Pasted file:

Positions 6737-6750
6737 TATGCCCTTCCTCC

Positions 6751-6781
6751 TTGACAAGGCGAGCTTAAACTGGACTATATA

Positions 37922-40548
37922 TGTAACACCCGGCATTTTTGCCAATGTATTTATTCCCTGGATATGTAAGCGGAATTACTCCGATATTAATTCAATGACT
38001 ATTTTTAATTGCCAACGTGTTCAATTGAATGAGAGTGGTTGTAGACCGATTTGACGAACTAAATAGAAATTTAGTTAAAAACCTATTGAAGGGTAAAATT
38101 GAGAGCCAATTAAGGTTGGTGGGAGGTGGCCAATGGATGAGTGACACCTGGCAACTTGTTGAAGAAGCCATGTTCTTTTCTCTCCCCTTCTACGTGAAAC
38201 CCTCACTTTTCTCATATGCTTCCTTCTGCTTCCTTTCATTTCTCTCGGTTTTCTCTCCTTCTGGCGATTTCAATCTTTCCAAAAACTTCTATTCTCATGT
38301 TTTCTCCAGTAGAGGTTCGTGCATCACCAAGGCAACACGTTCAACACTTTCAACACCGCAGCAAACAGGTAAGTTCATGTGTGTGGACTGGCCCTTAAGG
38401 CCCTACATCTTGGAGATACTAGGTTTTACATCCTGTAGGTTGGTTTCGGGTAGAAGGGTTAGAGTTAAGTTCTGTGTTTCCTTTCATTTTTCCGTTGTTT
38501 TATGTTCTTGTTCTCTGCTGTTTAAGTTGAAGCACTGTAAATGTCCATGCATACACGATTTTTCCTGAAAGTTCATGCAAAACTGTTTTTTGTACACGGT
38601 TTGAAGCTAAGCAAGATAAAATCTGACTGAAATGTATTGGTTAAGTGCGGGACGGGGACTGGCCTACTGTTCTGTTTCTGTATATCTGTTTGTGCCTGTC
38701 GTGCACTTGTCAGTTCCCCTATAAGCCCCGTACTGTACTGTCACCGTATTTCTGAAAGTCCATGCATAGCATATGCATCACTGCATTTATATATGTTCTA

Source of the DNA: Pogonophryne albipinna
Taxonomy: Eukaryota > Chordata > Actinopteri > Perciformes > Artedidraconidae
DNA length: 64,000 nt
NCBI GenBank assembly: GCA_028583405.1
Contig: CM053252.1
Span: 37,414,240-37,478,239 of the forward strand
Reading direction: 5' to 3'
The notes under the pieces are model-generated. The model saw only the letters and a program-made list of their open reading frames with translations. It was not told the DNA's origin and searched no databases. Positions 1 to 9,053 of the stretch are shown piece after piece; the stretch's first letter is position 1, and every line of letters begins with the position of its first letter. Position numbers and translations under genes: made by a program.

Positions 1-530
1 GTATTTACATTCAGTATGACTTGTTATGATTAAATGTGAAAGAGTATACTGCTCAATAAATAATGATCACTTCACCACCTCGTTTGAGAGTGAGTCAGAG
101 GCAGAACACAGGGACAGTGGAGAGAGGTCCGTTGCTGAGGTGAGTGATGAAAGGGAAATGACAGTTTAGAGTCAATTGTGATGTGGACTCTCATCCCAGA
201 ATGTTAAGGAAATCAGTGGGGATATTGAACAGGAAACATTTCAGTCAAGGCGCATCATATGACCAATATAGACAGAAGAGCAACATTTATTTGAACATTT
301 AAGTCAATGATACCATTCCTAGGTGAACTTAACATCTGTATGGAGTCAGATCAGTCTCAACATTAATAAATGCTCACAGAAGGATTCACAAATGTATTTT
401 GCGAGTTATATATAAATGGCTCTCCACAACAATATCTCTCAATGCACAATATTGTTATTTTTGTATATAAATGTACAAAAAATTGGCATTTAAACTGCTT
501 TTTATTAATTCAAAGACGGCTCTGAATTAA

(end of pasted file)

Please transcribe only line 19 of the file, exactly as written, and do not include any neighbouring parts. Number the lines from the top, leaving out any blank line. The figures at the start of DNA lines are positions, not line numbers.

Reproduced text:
Contig: CM053252.1